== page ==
Technology Trends in Evaluating Cement Jobs Using Logging Tools
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Cement-job evaluation is a process that identifies whether the objectives of a cement-job operation have been achieved after cement placement. This paper reviews the technology trends in cement-job evaluation using logging tools and considers the main advantages and concerns associated with each technology. The technologies covered are acoustic tools, temperature logging, noise logging, resistivity logs, oxygen-activation logs, X-ray measurements, gamma/gamma density measurements, neutron/neutron logging, and fiber-optic measurements.
After a cementing operation has been performed and the cement has set, cement evaluation is conducted either through hydraulic testing or by using various well-logging methods. Verification of casing-cement quality by logging tools has been a contentious subject for the past few decades. On one hand, some experts claim that current technologies are not sufficient to show the sealing capacity and quality of casing cement. On the other hand, others claim that data processing and misinterpretation of the obtained data from cement-job evaluations are the crucial challenges, not the logging technologies. However, another critical element must be considered as a limiting factor—downhole condition. The downhole condition, which includes well parameters and well design, has a major influence on technology development and data interpretation. The well parameters include downhole temperature, downhole pressure, wellbore-fluid properties, casing size and thickness, cement thickness and type, fast formation, slow formation, and unconsolidated formation. Fig. 1 shows the most-likely well design and the worst-case scenarios that need to be considered when developing technology with an assumption that there is no formation washout.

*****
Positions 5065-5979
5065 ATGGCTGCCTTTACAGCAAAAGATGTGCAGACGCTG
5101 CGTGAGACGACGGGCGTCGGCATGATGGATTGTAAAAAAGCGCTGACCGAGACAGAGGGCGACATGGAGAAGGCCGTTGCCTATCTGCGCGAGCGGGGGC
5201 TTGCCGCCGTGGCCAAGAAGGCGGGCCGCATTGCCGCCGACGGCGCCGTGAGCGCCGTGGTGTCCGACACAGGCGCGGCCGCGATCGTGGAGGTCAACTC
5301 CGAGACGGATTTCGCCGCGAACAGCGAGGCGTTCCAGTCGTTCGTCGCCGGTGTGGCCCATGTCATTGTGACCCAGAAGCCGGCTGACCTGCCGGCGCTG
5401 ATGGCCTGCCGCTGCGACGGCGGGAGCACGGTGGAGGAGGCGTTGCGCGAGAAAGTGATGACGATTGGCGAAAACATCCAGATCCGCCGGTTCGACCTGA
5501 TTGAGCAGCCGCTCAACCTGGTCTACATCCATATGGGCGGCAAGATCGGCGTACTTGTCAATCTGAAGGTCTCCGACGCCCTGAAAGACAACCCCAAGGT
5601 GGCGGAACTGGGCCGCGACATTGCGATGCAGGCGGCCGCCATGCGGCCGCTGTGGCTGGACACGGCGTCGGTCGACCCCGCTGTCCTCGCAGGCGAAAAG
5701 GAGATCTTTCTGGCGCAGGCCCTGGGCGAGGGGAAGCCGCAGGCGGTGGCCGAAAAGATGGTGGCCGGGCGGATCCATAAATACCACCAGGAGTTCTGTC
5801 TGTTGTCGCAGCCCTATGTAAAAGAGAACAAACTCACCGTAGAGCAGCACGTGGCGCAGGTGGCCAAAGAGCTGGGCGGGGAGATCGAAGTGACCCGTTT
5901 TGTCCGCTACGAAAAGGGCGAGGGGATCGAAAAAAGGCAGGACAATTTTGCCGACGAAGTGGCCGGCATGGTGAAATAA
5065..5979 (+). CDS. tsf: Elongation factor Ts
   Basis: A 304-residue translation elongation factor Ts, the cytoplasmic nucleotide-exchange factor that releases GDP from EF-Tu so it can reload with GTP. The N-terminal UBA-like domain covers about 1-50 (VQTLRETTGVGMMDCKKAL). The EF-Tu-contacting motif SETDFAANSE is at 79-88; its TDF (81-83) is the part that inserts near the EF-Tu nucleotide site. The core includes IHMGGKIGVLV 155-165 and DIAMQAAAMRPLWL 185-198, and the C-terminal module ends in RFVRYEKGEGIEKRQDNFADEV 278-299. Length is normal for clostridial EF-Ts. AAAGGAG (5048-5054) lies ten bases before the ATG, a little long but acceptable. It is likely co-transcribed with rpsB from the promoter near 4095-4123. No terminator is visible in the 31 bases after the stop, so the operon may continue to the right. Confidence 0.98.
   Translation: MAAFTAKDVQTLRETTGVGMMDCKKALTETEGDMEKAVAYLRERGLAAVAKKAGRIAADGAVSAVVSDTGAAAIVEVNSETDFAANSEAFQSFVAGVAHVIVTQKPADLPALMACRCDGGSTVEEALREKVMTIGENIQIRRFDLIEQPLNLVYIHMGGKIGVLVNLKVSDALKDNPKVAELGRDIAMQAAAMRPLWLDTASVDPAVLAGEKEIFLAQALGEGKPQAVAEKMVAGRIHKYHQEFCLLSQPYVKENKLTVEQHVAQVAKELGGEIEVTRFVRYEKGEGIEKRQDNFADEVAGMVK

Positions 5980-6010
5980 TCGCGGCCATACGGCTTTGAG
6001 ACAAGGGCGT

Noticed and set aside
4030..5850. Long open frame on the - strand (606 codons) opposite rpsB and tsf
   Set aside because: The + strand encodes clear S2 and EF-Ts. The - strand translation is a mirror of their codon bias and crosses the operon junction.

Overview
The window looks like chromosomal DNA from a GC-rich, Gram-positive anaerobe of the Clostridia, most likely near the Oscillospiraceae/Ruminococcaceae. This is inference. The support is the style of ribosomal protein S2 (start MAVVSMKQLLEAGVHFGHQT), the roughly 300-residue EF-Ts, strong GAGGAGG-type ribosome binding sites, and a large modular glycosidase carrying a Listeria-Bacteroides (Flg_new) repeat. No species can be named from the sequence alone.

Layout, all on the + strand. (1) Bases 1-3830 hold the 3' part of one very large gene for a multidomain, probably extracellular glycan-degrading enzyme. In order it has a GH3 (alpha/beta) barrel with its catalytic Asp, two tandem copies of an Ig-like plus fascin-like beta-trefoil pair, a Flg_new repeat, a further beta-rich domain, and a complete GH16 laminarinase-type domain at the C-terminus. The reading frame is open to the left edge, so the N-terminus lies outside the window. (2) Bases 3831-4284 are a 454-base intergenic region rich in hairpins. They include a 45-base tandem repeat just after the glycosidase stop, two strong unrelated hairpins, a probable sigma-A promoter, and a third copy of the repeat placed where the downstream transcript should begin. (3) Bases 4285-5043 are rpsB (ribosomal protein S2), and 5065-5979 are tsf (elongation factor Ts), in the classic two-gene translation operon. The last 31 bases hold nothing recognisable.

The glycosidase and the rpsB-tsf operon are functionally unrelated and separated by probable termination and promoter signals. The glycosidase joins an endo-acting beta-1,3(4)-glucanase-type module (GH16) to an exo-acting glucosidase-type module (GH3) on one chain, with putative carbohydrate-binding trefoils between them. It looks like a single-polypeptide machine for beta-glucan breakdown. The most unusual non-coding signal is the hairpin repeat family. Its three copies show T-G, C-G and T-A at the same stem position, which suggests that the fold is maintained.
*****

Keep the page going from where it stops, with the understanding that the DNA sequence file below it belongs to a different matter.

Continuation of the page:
Fig. 1—Typical well design and casing size and thickness to be considered during technology development. ID=inside diameter.
As shown in Fig. 1, cement sheaths may be relatively thin but they are very long, especially in the case of surface and intermediate casings. This means that extensive vertical defects along the borehole axis would be necessary to create a leakage pathway. Cement defects that can cause leakage include low top of cement (TOC), mud channels, chimneys, and microannuli.